Vagabonds cross the pond
Truly, Paul and I had no idea what to expect on a 14 day transatlantic cruise. We have cruised together before a few times, but never for longer than a week and not for 6 days without disembarking, well, it was supposed to be four days...
Cruising the Atlantic
The Oceania Riviera is a beautiful ship and we had a great stateroom with a balcony. Thank you to Bill Edwards at Cruise Escapes, my longtime cruise manager for the suggestion. We upgraded to get 24/7 internet access, but the internet doesn't really work on the ship. Don't upgrade or pay extra for internet; this was a common theme among fellow passengers. Our cruise was a repositioning cruise, one to move the cruise ship to a new destination for a new season. The staff proved to be very friendly and the ship very clean. On our days at sea, we played bridge every afternoon and Paul took bridge lessons in the morning. We had a successful bridge cruise, earning over 3 master points and winning the club tournament! Woo hoo!
Beyond bridge, I enjoyed the great fitness center and the Canyon Ranch Spa facilities. We spent time in the hot tub most afternoons, enjoying excellent champagne and cocktails. The dining in the four specialty restaurants was great. However, the best part was meeting people in the bar. Two special couples we met had also planned to stay in Barcelona at the end of the cruise. We were able to join them on land in our last port and again in Barcelona. Bert and Heike run Willkommenhof Bed and Breakfast, a European style guest house in upstate New York. Jim and Robin own Peninsula Park & Island View Airbnb in Wisconsin. Being a part of the hospitality industry, both couples proved to be great consumers of the local scene with us.
We spent Easter on the ship, enjoying a beautiful chocolate display. Paul had great fun pranking with the bunnies after Easter, check them out visiting our stateroom and the lounge on our floor. We took a cooking class, as well. which focused on Arab cuisine. Unfortunately, we weren't very thrilled either with the food or the class.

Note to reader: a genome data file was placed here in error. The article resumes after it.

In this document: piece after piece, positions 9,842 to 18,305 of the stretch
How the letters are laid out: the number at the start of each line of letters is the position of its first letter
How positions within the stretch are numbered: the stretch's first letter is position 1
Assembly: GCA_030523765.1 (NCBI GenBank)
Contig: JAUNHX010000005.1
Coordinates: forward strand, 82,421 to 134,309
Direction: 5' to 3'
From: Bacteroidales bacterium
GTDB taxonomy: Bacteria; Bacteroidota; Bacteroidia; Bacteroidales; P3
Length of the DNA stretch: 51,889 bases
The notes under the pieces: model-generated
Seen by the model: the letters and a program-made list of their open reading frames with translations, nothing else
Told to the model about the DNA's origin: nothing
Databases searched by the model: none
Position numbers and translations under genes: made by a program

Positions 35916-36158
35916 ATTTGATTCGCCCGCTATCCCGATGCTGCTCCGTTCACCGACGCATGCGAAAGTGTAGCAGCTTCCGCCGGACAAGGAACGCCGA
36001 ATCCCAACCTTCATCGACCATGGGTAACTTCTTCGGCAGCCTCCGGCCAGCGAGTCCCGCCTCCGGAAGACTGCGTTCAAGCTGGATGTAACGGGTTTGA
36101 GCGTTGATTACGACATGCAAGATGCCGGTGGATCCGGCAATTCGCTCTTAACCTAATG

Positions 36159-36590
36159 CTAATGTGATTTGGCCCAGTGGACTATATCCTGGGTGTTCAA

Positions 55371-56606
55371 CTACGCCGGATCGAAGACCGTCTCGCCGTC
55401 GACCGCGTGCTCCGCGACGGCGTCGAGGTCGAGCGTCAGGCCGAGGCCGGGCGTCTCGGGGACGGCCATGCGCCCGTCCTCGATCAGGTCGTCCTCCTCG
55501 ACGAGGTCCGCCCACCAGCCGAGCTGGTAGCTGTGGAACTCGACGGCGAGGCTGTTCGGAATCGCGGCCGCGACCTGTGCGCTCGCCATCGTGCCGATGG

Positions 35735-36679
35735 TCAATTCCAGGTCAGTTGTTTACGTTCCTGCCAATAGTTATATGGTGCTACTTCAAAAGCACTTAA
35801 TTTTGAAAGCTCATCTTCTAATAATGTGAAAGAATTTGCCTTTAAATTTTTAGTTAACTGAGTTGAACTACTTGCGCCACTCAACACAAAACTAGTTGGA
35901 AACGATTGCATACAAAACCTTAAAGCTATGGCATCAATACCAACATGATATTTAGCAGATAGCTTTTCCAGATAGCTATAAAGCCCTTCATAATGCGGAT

One evening, I decided to stay in the cabin, order room service and watch a movie. Paul, not being so inclined, set off to try to dine at one of the specialty restaurants. There, he met a woman and her five friends, or the "Sexy Six" as I call them, and had a great evening. Eventually, I met all of the lovely ladies from South Carolina as well.
Ports of Call
In Bermuda, our first stop, we admired the beautiful turquoise water and beaches. After hiking the roadway to the village nearest the ship, we grabbed a taxi and headed to the Gibbs Hill Lighthouse. Paul loves lighthouses. We spent the night in one in September for his birthday. We had hoped to see panoramic views of the island from the top of the lighthouse, which turned out to be closed for repairs. As it was the day before Easter, most of the historic attractions were also closed. So we headed back to the port for lunch and returned early to the ship to lounge at the pool.
Two hits and a miss
From Bermuda we were to spend four days at sea. Crew and passengers alike looked forward to porting in the Azores. Unfortunately, the cruise director had read a different weather report that we had. He predicted cloudy--it was raining. Alas, exploring the Azores was not to be. We experienced very choppy seas and winds of more than 35 knots (over 40 mph). After three attempts at docking, the port advised our captain that it was not safe to land. So, another day at sea, and then another...It was rough! The crew set out party (barf) bags by the elevators on each floor. The seas were so rough that one night, Paul started to turn over in bed and got caught when the ship shifted due to a big swell and was tossed on the floor. Yes, he had been drinking, but not that much!